Too Many Stories

Are we getting paralyzed by narrative overload?

| September-October 1997

Storytelling is among the oldest and most basic ways of communicating information, and we have long relied on stories to make sense of our lives and the seemingly plotless world careening around us. Stories are also building blocks of knowledge. Intelligence and education researchers increasingly place them at the foundation of memory and learning; some postulate the existence of a “narrative module” in the human brain, akin to linguist Noam Chomsky’s “grammar module,” that processes experience and data in story form.

Today the power of narrative is being harnessed in new ways. Medicine, picking up from psychology and 12-step practices, is discovering the palliative and healing powers of storytelling. Richard Stone, author of The Healing Art of Storytelling (Hyperion, 1996), is a professional storyteller who often works in hospices with bereavement counselors and dying patients. “Hospice communities have come to understand—and there’s a lot of research to substantiate this—that when people have a chance to tell their stories, they’re able to see the meaning of life, to see the path they’ve taken, and approach the whole event of their death very differently,” Stone says.

Like other storytellers, Stone has also been hired to build camaraderie and collective values in corporate settings. “Good organizations are concerned about company values,” he says. “I teach leaders to be good storytellers, and how to choose stories that contextually reflect their company’s core values. I also believe—and it’s a very simple idea—that people work together better when they know each other. If you know their personal stories, who they are, you’re going to approach them differently, and probably work more effectively together.”

Similarly, activists have latched onto storytelling as a vivid way to critique irresponsible activities in the community. In the current issue of Alternatives Journal, environmental author Sylvia Bowerbank explores ways in which community residents’ personal narratives, or “testimonies,” can help researchers and public servants advance environmental causes by bearing witness to the ecology of their homeland. In this way, a good story can be a formidable defense against a bad law.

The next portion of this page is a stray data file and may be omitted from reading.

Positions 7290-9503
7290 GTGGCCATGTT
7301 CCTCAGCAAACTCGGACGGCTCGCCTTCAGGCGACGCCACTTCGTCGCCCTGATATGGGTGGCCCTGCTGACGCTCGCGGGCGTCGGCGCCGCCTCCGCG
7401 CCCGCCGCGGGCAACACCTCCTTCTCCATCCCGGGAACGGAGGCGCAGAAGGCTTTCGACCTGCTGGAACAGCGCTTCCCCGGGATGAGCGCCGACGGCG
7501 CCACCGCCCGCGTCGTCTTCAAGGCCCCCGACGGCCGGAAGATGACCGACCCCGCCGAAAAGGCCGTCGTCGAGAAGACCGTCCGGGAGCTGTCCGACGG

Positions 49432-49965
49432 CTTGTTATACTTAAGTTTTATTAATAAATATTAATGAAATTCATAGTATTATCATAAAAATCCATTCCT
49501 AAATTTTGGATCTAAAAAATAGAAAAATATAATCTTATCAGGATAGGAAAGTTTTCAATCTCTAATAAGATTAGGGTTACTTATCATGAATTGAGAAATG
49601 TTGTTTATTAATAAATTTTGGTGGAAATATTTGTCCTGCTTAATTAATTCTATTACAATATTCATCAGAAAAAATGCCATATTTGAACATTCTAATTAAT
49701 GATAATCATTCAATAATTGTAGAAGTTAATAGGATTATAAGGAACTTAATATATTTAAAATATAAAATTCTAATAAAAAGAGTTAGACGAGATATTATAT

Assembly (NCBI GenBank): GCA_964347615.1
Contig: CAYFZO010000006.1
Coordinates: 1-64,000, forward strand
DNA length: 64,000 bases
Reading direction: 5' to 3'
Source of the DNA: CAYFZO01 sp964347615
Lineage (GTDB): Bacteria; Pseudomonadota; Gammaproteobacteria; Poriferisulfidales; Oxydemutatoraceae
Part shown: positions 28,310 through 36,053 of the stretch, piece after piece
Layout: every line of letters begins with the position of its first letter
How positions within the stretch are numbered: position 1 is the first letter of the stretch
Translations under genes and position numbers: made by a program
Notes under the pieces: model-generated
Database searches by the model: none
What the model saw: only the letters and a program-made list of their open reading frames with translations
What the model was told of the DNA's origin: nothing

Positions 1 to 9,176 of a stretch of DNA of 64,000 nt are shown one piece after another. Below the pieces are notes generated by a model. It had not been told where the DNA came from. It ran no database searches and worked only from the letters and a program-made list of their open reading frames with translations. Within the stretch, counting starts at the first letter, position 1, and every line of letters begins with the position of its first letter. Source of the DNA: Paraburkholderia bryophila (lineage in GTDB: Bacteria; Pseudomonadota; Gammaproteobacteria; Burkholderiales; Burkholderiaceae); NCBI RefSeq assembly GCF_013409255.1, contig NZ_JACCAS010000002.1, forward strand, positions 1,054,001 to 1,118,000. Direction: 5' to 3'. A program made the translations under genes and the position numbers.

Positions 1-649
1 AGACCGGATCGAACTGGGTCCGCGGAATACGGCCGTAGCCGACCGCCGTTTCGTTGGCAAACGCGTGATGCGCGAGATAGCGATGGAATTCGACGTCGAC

The legal profession’s concern with narrative seems obvious. But the academic movement called narrative law (or “law and literature,” as scholars more often refer to it) goes beyond the traditional presentation of the facts of a case, promoting storytelling as a reformist alternative to mainstream legal debate and discourse—a way for marginalized voices to be heard, to challenge the status quo, and to move away from increasingly abstract forms of modern law. As Yale Law School professor Paul Gewirtz writes in his introduction to Law’s Stories: Narrative and Rhetoric in the Law (Yale University Press, 1996), “I think the turn to narrative [in law] is a clear offshoot of the further loss of faith in the idea of objective truth and the widespread embrace of ideas about the social construction of reality. Narrative, in other words, is seen as the social construction of reality.”

If narrative is, in fact, the social construction of reality, then the ways it is mutating in the online world is a reality shift worth noting. Like print, radio, and TV before it, the Internet has become a hotbed for autobiography and no-holds-barred confessional storytelling. Web diaries are growing exponentially, providing countless true-life soap operas for foraging readers. (That the bulk of them are beyond boring is another matter.)

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